Football fans consumed nearly 13 million pizzas during last month’s Super Bowl, but the big winners are the areas that make it easy for fans to recycle those pizza boxes, including Delaware.
According to a Paper and Packaging Board analysis produced by Resource Recycling Systems, 10 states and the District of Columbia shine as pizza box powerhouses where at least 90 percent of residents can recycle their pizza boxes.
“Although a majority of communities accept corrugated pizza boxes for recycling, there’s been a lot of consumer confusion,” explained Mary Anne Hansan, president of the PPB. “This massive pizza-eating occasion is a great time to clarify that pizza boxes are made to be recycled, but you should check your local guidelines to see if they take them.”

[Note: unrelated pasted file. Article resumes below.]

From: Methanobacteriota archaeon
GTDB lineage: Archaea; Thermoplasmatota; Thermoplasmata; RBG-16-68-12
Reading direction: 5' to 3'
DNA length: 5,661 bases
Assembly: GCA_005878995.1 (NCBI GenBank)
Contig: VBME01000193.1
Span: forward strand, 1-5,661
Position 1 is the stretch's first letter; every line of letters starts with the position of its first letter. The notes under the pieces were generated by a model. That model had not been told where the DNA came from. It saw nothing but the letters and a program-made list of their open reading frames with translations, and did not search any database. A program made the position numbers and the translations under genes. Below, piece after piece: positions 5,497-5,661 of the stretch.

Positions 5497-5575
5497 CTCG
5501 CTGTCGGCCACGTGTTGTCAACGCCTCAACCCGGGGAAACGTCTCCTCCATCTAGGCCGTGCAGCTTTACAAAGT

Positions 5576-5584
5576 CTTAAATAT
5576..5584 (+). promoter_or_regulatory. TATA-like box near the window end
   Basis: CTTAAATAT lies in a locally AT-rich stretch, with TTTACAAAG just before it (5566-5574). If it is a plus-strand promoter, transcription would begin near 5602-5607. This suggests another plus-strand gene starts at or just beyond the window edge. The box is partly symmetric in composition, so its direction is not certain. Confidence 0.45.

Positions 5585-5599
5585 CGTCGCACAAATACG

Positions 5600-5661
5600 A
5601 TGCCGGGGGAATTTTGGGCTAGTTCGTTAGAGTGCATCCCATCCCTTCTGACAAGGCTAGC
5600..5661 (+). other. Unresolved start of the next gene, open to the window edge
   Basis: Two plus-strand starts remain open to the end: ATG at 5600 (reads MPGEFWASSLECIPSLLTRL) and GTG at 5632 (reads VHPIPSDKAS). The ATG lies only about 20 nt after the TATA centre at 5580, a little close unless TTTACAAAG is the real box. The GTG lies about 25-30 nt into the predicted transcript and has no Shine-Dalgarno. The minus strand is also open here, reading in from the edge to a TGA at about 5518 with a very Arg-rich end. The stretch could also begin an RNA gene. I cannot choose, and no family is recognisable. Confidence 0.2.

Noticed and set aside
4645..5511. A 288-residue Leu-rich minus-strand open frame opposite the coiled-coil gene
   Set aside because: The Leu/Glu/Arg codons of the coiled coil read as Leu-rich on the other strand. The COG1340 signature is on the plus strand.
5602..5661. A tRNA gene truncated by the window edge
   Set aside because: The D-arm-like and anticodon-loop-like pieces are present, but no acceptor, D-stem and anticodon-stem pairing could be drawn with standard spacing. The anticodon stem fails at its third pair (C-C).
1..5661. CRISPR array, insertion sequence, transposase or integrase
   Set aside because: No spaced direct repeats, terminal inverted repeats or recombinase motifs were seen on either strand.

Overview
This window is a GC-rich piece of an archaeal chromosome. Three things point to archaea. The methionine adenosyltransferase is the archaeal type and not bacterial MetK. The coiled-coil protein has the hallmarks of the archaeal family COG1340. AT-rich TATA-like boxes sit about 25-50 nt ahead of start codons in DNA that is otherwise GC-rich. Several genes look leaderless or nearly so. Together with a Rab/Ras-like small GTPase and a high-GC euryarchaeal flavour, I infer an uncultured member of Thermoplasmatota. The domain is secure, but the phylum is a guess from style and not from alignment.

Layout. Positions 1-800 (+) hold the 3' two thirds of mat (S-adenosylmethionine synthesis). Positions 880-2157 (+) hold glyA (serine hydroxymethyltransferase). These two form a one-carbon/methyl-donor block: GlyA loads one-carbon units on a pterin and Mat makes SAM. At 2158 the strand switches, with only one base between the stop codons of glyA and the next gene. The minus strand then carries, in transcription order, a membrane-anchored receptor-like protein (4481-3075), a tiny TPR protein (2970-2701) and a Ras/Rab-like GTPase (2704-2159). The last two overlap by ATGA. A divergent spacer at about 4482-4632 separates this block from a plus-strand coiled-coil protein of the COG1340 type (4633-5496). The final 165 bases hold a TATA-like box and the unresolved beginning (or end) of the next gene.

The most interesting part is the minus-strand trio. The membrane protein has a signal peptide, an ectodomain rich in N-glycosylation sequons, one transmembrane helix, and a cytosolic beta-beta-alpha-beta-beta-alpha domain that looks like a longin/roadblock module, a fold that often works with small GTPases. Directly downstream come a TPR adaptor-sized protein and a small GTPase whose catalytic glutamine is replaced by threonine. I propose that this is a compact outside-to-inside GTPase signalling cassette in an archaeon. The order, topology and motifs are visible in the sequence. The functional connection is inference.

The new analysis produced for the PPB’s How Life Unfolds campaign included examin-ing over 7,500 recycling program guidelines representing 90 percent of the population to determine which jurisdictions accept pizza boxes for recycling. The top jurisdictions where 90 percent or more of residents can recycle pizza boxes are (in alphabetical order):
• District of Columbia
• New Hampshire
• New York
• Rhode Island
• South Carolina
The data is important since only 57 percent of Americans realize pizza boxes can be recycled at all, even though a majority of people have access to pizza box recycling. Since U.S. residents use about 3 billion pizza boxes a year, amounting to 600,000 tons of cardboard material that can be recycled and kept out of landfills, that represents a big opportunity for consumers and the environment.
“The paper industry is communicating with recycling centers across the U.S. to encourage them to update their recycling guidelines,” Hansan said. “We know that paper mills across the country are using recycled pizza boxes, even ones with grease stains and a little stuck-on cheese, to make the products that we use and rely on every day,” said Hansan.
Recycling rules vary based on location. Consumers can check local guidelines by inputting their ZIP code at BeRecycled.org.